ANTITRUST COMPLIANCE

The Cold-Formed Steel Engineers Institute, a council of the Steel Framing Alliance (CFSEI Council) is a trade association of competing members of the steel framing construction industry.

All three North American countries have antitrust laws that prohibit and punish anticompetitive conduct.

Anticompetitive conduct consists of agreements or understandings, oral or written, explicit or implicit, with respect to commercial matters such as the production, purchase or sale of goods or services, including prices or other terms or conditions of sale, production capability, production and inventory levels, contract bids, allocation of customers or territories, selection of suppliers and the like.

Discussions at CFSEI Council meetings should not relate to (a) the above commercial matters, (b) company-specific proprietary information, including costs of production and strategic plans, such as changes in customer or product market focus or significant technological focus and (c) matters relating to any customer or supplier that might have the effect of influencing the business conduct of any company toward it.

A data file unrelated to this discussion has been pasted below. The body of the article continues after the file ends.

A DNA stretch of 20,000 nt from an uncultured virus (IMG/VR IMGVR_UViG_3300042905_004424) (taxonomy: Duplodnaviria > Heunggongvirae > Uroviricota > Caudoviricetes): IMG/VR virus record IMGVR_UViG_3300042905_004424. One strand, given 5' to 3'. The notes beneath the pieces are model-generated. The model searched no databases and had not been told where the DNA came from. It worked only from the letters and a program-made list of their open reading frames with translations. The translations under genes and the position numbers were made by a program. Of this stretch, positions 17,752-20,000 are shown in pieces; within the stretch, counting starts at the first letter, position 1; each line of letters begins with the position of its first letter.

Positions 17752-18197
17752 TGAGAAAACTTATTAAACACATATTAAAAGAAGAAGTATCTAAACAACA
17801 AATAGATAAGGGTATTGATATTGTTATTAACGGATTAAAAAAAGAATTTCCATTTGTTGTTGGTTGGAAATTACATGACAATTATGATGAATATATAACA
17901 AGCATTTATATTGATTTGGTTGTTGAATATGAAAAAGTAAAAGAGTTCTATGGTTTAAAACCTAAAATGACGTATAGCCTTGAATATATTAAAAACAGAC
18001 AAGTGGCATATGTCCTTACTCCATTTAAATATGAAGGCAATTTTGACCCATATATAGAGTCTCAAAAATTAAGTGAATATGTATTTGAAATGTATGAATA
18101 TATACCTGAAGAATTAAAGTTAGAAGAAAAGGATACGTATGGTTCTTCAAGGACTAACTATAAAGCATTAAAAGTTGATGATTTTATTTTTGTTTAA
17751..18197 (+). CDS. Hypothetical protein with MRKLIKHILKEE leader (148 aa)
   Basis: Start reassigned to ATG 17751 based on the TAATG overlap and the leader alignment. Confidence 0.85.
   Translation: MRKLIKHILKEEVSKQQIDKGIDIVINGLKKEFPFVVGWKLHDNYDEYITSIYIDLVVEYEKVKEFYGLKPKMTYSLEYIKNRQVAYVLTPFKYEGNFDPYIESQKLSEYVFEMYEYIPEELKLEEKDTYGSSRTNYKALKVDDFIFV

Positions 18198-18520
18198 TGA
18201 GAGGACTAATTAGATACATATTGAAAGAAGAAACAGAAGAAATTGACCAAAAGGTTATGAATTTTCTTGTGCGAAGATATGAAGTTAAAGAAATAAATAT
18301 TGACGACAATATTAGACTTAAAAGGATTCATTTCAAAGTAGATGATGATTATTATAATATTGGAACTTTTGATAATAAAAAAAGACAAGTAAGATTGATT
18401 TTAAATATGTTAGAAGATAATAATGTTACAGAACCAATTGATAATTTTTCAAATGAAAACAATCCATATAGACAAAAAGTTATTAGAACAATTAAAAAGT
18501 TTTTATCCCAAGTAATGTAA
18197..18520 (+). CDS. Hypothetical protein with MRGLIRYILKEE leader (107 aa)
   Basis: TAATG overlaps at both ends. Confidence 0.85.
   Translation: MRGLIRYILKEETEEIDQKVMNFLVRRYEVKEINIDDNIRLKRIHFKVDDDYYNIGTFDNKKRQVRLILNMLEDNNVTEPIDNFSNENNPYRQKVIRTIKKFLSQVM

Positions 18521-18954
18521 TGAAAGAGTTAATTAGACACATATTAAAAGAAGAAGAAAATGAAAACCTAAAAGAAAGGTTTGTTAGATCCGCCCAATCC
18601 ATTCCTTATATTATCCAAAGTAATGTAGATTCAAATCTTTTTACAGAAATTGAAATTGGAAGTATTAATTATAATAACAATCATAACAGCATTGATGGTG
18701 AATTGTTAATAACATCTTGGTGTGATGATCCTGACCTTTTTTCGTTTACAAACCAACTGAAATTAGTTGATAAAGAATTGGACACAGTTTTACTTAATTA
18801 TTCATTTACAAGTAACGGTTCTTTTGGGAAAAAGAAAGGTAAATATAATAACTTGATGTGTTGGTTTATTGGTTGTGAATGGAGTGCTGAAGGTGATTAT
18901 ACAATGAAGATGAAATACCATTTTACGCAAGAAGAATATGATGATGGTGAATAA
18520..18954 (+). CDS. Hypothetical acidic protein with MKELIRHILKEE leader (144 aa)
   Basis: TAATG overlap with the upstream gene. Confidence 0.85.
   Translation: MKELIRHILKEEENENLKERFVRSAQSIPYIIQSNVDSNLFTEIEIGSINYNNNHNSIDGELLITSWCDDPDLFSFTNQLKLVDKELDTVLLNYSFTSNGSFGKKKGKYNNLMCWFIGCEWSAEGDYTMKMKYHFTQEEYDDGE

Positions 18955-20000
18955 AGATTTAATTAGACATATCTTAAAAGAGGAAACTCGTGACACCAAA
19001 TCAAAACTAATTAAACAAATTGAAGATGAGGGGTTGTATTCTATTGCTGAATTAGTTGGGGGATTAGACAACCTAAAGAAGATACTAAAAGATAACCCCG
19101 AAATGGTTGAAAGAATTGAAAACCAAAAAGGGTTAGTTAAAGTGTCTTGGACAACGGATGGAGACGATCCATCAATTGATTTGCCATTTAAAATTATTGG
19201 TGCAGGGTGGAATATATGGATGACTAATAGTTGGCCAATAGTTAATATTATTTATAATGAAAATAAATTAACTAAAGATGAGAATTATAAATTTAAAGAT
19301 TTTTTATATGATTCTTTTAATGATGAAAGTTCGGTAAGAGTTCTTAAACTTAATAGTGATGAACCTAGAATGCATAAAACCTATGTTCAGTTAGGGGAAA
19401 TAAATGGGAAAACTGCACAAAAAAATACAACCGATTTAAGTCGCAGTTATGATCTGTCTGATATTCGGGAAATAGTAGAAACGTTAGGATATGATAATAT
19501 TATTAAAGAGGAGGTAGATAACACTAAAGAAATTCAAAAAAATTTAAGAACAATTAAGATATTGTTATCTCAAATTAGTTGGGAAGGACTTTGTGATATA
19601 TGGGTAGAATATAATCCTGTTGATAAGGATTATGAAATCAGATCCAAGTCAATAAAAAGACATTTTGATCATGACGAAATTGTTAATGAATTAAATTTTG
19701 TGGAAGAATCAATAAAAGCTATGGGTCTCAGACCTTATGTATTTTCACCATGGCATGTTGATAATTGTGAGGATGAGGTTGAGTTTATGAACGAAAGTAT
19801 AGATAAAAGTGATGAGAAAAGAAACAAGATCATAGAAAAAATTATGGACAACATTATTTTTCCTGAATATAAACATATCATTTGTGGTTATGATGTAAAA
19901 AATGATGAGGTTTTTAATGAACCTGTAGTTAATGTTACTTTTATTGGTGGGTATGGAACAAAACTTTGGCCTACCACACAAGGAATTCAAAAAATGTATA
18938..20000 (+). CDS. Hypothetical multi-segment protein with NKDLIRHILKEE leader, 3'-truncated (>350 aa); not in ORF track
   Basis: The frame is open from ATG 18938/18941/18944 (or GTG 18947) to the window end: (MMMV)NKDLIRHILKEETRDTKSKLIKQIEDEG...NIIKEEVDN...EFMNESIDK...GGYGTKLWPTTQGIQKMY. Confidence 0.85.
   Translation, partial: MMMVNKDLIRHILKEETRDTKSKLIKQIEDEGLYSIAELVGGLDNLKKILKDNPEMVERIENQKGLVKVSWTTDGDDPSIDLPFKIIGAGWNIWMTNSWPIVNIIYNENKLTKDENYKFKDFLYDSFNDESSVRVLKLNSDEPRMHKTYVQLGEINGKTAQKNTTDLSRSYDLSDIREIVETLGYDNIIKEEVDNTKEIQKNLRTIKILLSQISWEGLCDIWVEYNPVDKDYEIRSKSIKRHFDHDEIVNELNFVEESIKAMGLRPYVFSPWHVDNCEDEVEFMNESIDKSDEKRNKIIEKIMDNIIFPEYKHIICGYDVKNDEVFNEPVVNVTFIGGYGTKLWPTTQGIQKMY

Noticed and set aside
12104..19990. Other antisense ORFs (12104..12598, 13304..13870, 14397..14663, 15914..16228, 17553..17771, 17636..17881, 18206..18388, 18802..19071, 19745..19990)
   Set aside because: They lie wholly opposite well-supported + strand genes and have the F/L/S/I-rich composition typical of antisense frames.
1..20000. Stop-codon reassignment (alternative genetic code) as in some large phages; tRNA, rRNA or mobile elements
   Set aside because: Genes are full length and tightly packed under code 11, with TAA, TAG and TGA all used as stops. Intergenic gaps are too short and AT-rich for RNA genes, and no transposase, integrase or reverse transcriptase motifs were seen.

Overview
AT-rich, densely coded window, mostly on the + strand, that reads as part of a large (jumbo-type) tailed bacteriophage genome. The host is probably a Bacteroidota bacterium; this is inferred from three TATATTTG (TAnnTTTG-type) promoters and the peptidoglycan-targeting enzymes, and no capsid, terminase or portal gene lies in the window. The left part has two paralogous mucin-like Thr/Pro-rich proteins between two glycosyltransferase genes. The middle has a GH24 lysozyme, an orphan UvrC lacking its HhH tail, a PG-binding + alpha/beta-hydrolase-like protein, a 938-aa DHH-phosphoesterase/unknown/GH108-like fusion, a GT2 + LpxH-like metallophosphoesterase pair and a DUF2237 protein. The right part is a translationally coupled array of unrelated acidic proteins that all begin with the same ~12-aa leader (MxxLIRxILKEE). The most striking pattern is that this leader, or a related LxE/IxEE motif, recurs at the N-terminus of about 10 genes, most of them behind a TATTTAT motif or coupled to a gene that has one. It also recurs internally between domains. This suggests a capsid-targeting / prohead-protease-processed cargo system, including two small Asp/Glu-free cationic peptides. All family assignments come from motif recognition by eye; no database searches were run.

Approved CFSEI Council activities, including committee work programs, are legally proper and do not violate the antitrust laws. Indeed, many CFSEI Council and Steel Framing Alliance (SFA) programs enhance competition, which is the goal of the antitrust laws.

Informal discussions among company representatives before or after committee meetings or during social occasions should be engaged in with particular caution.

Antitrust authorities can and do place suspected conspirators under oath and force them to disclose all relevant conduct, including what might have been considered private conversations, with felony perjury penalties for failure to testify truthfully. Perjury can be inferred from the totality of the circumstances.

Penalties for antitrust violations are imposed on both companies and employees who act for them and include treble damages for companies and jail for individuals in addition to fines. Executives do go to jail.

The steel industry is highly competitive but is also concentrated, and this means that antitrust enforcers keep a keen eye on the steel industry.

Questions regarding the applicability of the antitrust laws to CFSEI Council activities should be directed to the SFA General Counsel.